Charles Lindbergh House and Museum
1620 Lindbergh Drive S.
Little Falls, MN 56345

Hours

May 26 - Sept 3, 2018:
Thu-Sat 10 am-5 pm
Sun Noon-5 pm

Open Memorial Day, July 4, and Labor Day, 10 am-5 pm

September 2018:
Sat 10 am-5 pm

Call 320-616-5421 for group tours and school field trips year-round.

Admission

  • $8 adults
  • $6 seniors
  • $6 veterans and active military
  • $6 college students
  • $6 children ages 5-17
  • Free for children age 4 and under and MNHS members

Contact

320-616-5421

Army & Airmail

Charles Lindbergh knew he could not make barnstorming a permanent career. He longed to be able to fly stronger, faster, newer airplanes. Lindbergh stated in his book, The Spirit of St. Louis: “Air Service pilot’s wings were like a silver passport to the realm of light. With them went the right to fly all military airplanes.” With that knowledge he enrolled in the Army’s flight school, which gave him the training he needed to pursue a career in aviation.

Army Flight School

Lt. Charles A. LindberghWhile barnstorming in southern Minnesota, Lindbergh met a graduate of the Army Flying School who told him that cadets flew the most modern and powerful airplanes. Lindbergh enrolled right away. He arrived at Brooks Field, in San Antonio, Texas on March 15, 1924. Lindbergh was joined by 103 other young men. The cadets learned the essentials of aerodynamics, navigation, meteorology and military law. Already a skilled pilot, military training taught Lindbergh precision flying techniques. In his first year, Lindbergh earned a 93.39 average, the second highest in his class.

But the training was tough. Only 32 cadets advanced to the next term held at nearby Kelley Field. The cadets trained in pursuit, attack, observation and bombardment. In one instance, Lindbergh was forced to jump to safety with the aid of a parachute when his plane collided with another while practicing formations. On March 14, 1925, only 19 flying cadets graduated. This time, Lindbergh finished first in his class. 

Flying the Airmail

Crash of a mail plane piloted by Charles Lindbergh.Following graduation Lindbergh went to Lambert Field in St. Louis, Mo., with the hope of finding a job in aviation. Shortly after arriving he accepted a job with the Robertson Aircraft Corporation as chief pilot for the soon-to-be awarded St. Louis-Chicago airmail route.

While waiting for the contract to be awarded, Lindbergh flew at Lambert Field. It was there that he tested a new commercial four-passenger plane, an OXX-6 Plywood Special, when the controls malfunctioned and Lindbergh was forced to jump to safety with his parachute. As a result, he became the first man saved twice by a parachute. During his waiting period, he also joined The Mil-Hi Airways and Flying Circus in Denver, Colo. and earned the reputation of being one of the best stunt fliers in the country and the nick name “Flying Fool.”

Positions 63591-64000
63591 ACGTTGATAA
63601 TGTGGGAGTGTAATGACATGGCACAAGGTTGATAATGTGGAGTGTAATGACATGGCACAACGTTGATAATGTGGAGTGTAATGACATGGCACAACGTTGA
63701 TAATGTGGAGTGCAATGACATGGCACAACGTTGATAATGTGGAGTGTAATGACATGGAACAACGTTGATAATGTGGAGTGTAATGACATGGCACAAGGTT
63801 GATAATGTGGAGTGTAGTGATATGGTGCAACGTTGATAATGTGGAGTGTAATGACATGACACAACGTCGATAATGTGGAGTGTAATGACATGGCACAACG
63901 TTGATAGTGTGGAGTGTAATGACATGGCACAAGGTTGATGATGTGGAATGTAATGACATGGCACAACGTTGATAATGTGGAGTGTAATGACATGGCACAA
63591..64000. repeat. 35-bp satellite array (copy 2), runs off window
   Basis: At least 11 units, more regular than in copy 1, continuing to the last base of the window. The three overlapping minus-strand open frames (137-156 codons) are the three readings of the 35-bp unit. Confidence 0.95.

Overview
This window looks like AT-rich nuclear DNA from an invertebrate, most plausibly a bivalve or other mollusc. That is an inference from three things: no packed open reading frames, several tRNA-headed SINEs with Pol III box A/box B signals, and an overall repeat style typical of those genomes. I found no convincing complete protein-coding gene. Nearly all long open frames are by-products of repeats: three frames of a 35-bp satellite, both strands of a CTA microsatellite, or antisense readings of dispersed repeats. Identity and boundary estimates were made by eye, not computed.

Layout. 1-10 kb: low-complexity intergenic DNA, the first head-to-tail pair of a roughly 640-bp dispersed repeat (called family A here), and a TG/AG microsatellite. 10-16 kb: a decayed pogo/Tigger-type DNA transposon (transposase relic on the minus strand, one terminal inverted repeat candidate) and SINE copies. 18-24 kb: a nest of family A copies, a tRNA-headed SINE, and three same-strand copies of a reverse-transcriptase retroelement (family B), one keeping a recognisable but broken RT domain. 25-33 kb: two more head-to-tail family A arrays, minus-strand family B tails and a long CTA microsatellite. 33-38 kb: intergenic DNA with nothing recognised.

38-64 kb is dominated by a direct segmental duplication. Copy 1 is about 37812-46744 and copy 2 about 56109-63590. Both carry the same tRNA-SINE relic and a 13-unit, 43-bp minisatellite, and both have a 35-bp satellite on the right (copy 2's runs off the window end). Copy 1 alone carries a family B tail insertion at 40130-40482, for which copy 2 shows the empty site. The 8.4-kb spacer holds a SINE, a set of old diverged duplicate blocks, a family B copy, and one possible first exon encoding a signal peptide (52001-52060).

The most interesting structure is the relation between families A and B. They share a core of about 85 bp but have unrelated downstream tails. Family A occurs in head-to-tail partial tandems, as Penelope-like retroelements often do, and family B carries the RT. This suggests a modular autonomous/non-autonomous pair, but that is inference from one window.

In October 1925, Robertson Aircraft Corporation got the St. Louis-Chicago contract. Service was to begin in spring. Lindbergh spent the winter preparing his flight path, while the company readied their five mail planes, Army-salvage De Havilland DH-4 observation planes with 400 h.p. Liberty engines. Knowing that these planes had earned the nickname "flaming coffins," Lindbergh insisted that each pilot be equipped with a new seat-type silk parachute, with no penalty if used.

First US Air Mail service from St. Louis to Chicago, Charles Lindbergh Jr. one of the pilots

On April 15, 1926, Robertson Aircraft inaugurated its airmail route with a formal ceremony before 200 citizens and a crowd of cameras. But the public was slow to adopt this new service, in part because airplane travel was still very dangerous and because of the additional cost for airmail. Robertson Aircraft survived for months with subsidies provided by St. Louis banks who considered airmail an investment in the future of aviation.

The danger of delivering airmail was high. And many routes, like the St. Louis-Chicago route, took pilots through quick changing weather. Twice Lindbergh was forced to jump from his plane, each time being saved by his parachute. Despite the challenges, Lindbergh and his team completed better than 98 percent of their scheduled flights, at a time when one out of every six airmail pilots was killed on the job.